Michael D. Locker, president of New
York-based consultant Locker Associates Inc., said he believes
appliance manufacturers will continue to move assets
"Soon the major trend will be moving
production overseas, which is a major issue," Locker said,
noting one example of the trend there are no U.S.-made air
conditioners anymore. "If we lose our customer base we won't
have anything left."
Maintaining production domestically is the
real challenge, he said. "It all has to do with productivity.
They need to lower their costs to be competitive with lower
labor cost overseas. So through productivity, lower man-hours,
they can offset higher labor costs. They can do it through
technology, leaner manufacturing, lower inventory, a whole
series of things. But the simple way is just move it; throw up
your hands toward the route of least resistance. Problems with
manufacturing abroad are perceived to be less problematic than
honing domestic production."
While the high cost of commodities, like
carbon steel, is a major factor, it isn't what's holding
appliance makers back from manufacturing their products,
service center executives said, offering their analysis of the
"Steel is just one component," according to
Gary Hamity, president of Chicago-based service center Mapes
& Sprowl Steel Ltd., which specializes in
porcelain-enameled steel. "Appliances are steel intensive, but
if demand is there they'll get their steel. Range tops made of
glass are of strong interest, but not because of steel prices.
Steel is still cheaper than aluminum, stainless and glass."
Lawrence "Bo" Burr, president and chief
executive officer of Twinsburg, Ohio,-based Atlas Steel
Products Co., agreed. "Demand is demand," he said. "There's
just not the accompanying demand without the houses being
What's more, carbon steel is less expensive
than a few years ago, when appliance manufacturers were at full
tilt. "In 2004, business went nuts for carbon," Burr said. "It
was a perfect storm of demand such as we hadn't seen in
Spot market prices for carbon cold-rolled
sheet, the material commonly used in appliances, was around
$610 a ton at the end of June, way up from $280 in late 2001
but much less than the September 2004 peak of $800 a ton.
What is happening, however, is that producers
are consolidating and moving production offshore. "(It's) what
happened sometime back in small appliances and is happening now
in things like barbecue grills," Burr said. "But so far
American manufacturing is just dealing with volume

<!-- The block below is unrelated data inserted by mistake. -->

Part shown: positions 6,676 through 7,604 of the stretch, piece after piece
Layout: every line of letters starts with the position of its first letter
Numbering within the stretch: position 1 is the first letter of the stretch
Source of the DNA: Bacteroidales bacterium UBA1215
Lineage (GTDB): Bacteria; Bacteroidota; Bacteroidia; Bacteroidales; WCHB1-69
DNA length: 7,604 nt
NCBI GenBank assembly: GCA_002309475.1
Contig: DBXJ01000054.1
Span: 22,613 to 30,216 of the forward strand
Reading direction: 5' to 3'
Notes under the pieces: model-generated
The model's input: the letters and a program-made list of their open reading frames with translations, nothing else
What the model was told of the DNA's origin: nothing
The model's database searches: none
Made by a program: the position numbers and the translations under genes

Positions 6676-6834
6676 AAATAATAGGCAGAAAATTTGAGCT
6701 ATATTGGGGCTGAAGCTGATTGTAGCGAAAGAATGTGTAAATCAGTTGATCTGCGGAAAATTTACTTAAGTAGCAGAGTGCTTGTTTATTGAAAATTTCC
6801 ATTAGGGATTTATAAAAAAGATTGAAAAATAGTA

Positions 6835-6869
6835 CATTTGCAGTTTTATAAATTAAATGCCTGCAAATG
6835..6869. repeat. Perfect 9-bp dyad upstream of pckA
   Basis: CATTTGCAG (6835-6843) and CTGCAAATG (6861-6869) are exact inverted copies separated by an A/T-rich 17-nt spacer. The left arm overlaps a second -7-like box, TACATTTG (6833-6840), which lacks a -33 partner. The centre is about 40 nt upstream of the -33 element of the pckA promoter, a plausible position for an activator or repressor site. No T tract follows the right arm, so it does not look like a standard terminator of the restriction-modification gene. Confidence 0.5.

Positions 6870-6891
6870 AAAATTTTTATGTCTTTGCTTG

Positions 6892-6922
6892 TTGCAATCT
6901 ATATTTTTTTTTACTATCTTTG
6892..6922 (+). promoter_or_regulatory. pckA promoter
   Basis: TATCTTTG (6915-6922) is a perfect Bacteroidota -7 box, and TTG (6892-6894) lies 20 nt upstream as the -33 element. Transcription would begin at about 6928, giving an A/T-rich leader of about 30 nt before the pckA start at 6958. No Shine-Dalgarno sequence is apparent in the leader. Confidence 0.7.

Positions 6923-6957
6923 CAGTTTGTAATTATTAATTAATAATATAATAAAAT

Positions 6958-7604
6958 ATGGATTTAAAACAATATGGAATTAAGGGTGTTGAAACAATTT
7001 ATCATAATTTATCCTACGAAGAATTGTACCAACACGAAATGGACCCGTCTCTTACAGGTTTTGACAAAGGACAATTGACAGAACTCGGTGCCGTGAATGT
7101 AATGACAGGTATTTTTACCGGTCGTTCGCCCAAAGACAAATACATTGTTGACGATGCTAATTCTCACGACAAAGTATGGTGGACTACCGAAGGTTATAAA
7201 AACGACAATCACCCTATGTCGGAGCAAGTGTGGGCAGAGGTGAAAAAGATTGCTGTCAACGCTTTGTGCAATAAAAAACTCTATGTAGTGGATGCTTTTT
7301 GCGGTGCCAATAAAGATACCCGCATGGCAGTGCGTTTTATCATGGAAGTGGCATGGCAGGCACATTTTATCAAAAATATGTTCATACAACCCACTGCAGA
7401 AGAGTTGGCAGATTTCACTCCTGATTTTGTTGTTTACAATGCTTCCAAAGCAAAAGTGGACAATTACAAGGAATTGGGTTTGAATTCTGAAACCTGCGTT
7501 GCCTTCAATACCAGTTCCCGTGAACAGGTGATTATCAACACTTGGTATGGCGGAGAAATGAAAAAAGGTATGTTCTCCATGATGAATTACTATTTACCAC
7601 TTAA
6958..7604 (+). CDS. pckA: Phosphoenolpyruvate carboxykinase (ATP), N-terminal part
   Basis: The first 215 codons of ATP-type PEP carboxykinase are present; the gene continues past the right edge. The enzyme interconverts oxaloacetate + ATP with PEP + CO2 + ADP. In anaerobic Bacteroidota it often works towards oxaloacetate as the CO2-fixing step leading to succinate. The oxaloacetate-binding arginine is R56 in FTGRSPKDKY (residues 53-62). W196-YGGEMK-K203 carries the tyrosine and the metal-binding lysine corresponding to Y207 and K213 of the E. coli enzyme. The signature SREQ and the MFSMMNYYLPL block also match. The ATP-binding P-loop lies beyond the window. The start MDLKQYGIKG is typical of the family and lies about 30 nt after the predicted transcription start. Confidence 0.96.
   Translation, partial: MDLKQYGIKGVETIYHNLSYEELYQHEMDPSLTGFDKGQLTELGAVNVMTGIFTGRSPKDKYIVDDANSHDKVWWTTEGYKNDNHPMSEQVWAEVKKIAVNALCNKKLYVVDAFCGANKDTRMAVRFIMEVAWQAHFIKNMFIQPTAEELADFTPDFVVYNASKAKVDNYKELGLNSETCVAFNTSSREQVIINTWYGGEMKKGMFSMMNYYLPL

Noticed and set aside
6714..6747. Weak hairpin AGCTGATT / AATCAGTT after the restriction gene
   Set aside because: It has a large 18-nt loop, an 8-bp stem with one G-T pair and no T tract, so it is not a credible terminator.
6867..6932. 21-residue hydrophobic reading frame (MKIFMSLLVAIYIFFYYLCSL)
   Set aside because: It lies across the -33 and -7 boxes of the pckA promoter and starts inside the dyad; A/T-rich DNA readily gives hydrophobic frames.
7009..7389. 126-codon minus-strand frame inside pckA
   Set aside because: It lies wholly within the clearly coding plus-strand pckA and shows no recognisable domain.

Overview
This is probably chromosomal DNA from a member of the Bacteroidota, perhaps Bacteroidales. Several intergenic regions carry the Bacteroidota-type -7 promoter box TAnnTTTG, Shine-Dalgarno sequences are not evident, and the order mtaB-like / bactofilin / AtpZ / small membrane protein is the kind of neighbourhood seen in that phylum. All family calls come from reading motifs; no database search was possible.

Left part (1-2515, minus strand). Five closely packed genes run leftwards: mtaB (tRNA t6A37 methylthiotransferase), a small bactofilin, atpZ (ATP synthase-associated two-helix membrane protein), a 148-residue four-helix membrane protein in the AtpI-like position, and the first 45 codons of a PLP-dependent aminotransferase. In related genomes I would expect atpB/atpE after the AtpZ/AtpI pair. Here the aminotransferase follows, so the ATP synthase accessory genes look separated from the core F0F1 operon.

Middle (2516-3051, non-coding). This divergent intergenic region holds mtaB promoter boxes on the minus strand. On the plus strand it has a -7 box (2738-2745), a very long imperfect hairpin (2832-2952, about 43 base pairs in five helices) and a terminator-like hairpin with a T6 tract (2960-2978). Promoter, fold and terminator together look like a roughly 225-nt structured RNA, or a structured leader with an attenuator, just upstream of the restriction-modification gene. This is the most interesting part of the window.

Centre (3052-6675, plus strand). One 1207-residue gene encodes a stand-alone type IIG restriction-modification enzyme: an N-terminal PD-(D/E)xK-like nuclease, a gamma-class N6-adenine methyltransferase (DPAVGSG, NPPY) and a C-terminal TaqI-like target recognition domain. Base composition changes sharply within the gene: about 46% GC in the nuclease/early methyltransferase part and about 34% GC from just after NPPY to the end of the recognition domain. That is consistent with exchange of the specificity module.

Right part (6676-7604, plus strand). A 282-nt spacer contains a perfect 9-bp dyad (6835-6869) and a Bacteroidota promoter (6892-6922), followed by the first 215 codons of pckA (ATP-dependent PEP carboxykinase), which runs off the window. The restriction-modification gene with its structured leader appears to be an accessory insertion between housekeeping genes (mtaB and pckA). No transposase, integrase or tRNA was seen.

Despite the appliance chill, Burr remains
optimistic on the market's outlook. "When you talk housing
starts you can almost end the conversation," he said. "Housing
is very far down, which is dragging appliances with them. We're
not enjoying quite the volume we'd hoped for at this point of
However, there could be a positive trend on
the horizon if the Federal Reserve Board lowers interest rates,
possibly heating up housing market sales and builds, Burr said.
"Earlier this year there was hope that the Fed would move rates
a bit downward," he said. "A lot of speculation says that won't
happen now, but we're still optimistic."
Hamity said he believes the appliance
industry's softness is a reflection of overall market demand
for appliances relative to housing, which is consistent
historically. "But we concentrate on selling into the high-end
market and mostly in the high-end range market," he said.
"That's not as volatile as the more middle- to lower-end
pricing products. It's a little softer but it's not
However, Hamity said that the high-end
appliance makers are attempting to expand into the more
price-competitive market. "So growth in the high-end is
slower," he said. "They're getting their price points down, but
then they're more into the general housing market. But there's
a lot of renovation going on, and that's still a very popular
area to use high-end ranges."
Burr held a similar view. "There's certainly
a low-end buy and a high-end buy in appliances," he said,
adding that the high-end buy hasn't been affected as
Once manufacturers switch from traditional
300-series stainless to a lower-nickel-containing grade or even
another product, they might not switch back even if stainless
prices drop. "Substitution is a big issue in appliances," Burr
said. "Everybody is looking at 201 and alternatives to 304.
Since there is considerable work and expense related to
re-engineering specs, it isn't an instantaneous switch, so
they've not totally switched to 201. But it may be a battle to
go back. You've pointed people in a direction because of cost
and they may never return."
While it doesn't touch the still-hot
stainless market, Mapes & Sprowl's porcelain-enameled steel
is used in many of the higher-end products, which are
characterized by bright colors, though not the harvest gold and
avocado green of yesteryear. "There's more interest in colors
and design of kitchens," Hamity said. "Stainless has been a
great product. I won't say it's run its course, but designers
are always looking for something new. Old is new. It may not be
the entire kitchen, but they will complement some stainless
appliances with a cobalt-blue range. It adds a little
As for stainless, its use is still strong,
analysts said, but substitution is looming because of its high
price. The cost of nickel, a main ingredient in stainless, has
pushed stainless' price to new heights.
"Stainless is definitely trying to be
replaced with stainless lookalikes," Hamity said. "But it's too
early to tell how that's going to be accepted in the